Title

On Challenges in Evaluating Malware Clustering

Publication Type

Conference Proceeding Article

Publication Date

9-2010

Abstract

Malware clustering and classification are important tools that enable analysts to prioritize their malware analysis efforts. The recent emergence of fully automated methods for malware clustering and classification that report high accuracy suggests that this problem may largely be solved. In this paper, we report the results of our attempt to confirm our conjecture that the method of selecting ground-truth data in prior evaluations biases their results toward high accuracy. To examine this conjecture, we apply clustering algorithms from a different domain (plagiarism detection), first to the dataset used in a prior work's evaluation and then to a wholly new malware dataset, to see if clustering algorithms developed without attention to subtleties of malware obfuscation are nevertheless successful. While these studies provide conflicting signals as to the correctness of our conjecture, our investigation of possible reasons uncovers, we believe, a cautionary note regarding the significance of highly accurate clustering results, as can be impacted by testing on a dataset with a biased cluster-size distribution.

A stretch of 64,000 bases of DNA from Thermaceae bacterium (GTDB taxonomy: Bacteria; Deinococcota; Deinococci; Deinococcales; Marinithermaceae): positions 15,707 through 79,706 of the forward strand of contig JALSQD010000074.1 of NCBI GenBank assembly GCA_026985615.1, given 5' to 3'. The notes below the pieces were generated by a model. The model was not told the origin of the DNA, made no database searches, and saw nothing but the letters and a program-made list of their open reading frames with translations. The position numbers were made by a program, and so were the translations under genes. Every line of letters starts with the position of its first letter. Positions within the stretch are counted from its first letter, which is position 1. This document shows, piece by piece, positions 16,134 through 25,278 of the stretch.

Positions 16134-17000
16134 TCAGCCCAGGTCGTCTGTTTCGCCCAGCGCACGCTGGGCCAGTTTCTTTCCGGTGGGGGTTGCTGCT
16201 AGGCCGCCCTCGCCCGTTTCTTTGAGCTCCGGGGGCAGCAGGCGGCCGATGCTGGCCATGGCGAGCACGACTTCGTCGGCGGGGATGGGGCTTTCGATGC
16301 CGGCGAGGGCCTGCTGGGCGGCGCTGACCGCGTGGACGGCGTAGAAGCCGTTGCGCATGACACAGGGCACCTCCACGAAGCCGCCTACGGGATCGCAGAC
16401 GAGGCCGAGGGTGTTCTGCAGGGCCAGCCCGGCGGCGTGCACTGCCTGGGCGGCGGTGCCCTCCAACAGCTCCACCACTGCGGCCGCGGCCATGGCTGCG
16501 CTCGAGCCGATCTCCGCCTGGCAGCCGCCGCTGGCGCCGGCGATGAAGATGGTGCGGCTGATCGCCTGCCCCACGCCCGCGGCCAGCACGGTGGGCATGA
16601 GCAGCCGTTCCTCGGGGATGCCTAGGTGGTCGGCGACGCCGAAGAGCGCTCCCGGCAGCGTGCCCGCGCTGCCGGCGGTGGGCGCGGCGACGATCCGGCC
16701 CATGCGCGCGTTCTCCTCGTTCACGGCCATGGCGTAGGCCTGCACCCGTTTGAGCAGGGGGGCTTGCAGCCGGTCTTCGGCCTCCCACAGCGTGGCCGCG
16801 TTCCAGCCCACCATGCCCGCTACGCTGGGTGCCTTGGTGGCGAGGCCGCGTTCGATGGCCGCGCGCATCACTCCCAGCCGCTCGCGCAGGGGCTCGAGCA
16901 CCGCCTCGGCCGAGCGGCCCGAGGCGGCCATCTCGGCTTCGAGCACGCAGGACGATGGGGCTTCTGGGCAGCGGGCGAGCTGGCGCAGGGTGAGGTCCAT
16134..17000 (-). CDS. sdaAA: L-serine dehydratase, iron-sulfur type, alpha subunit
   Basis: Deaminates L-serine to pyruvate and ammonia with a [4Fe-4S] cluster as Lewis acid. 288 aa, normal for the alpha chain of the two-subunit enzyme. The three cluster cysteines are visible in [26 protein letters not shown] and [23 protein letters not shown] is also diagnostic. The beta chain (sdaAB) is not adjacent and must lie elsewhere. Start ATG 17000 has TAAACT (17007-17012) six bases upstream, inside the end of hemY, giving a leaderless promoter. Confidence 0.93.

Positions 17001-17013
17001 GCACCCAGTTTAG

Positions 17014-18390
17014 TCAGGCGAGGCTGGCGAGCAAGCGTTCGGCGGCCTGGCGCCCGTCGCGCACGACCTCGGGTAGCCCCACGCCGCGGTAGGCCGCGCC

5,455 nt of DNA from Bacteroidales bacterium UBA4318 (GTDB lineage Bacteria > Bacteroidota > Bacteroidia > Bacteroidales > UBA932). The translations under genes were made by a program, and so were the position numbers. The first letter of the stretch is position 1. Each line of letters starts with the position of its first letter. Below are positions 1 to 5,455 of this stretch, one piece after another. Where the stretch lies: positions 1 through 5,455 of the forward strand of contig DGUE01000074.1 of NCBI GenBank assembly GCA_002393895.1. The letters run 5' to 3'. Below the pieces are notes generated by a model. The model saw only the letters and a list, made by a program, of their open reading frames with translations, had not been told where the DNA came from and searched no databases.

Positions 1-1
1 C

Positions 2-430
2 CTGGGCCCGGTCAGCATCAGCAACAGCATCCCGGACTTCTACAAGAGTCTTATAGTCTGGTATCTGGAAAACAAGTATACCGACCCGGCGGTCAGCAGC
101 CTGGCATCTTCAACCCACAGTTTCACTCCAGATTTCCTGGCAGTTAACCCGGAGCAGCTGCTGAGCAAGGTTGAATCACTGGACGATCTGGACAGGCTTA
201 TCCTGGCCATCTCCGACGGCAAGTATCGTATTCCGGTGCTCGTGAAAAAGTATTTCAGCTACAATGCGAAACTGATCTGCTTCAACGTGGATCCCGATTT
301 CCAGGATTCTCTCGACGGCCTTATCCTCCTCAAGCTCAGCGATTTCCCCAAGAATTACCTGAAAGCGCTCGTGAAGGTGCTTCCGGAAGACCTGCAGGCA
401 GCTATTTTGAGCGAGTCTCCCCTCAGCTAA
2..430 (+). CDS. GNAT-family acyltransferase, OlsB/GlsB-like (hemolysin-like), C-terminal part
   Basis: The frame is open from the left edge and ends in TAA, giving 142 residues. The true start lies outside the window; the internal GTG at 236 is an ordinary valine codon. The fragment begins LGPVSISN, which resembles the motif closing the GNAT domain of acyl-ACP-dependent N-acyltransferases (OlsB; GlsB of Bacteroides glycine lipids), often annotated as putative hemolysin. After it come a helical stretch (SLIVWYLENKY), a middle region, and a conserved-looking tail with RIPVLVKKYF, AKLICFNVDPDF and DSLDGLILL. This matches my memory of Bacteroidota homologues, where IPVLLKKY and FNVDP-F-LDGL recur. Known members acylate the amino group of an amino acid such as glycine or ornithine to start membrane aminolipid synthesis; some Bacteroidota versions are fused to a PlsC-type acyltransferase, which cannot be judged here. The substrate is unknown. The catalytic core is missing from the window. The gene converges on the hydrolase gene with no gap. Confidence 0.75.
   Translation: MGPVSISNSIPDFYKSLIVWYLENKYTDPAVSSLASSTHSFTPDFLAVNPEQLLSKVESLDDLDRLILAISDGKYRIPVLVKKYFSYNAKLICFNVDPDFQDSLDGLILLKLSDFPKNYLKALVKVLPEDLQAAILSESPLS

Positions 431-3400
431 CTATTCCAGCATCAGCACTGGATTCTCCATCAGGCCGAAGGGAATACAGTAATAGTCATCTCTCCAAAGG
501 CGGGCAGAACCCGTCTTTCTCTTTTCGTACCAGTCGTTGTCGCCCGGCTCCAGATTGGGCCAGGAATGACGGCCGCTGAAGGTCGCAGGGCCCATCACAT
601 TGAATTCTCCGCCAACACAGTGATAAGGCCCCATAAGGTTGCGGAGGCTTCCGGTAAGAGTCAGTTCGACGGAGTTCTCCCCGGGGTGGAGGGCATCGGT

Keywords

malware clustering and classification, plagiarism detection

Discipline

Information Security

Research Areas

Information Security and Trust

Publication

Recent Advances in Intrusion Detection: 13th International Symposium, RAID 2010, Ottawa, Ontario, Canada, September 15-17, 2010: Proceedings

Volume

6307

First Page

238

Last Page

255

ISBN

9783642155123

Identifier

10.1007/978-3-642-15512-3_13

Publisher

Springer Verlag

City or Country

Ottawa, Ontario, Canada

Additional URL

http://dx.doi.org/10.1007/978-3-642-15512-3_13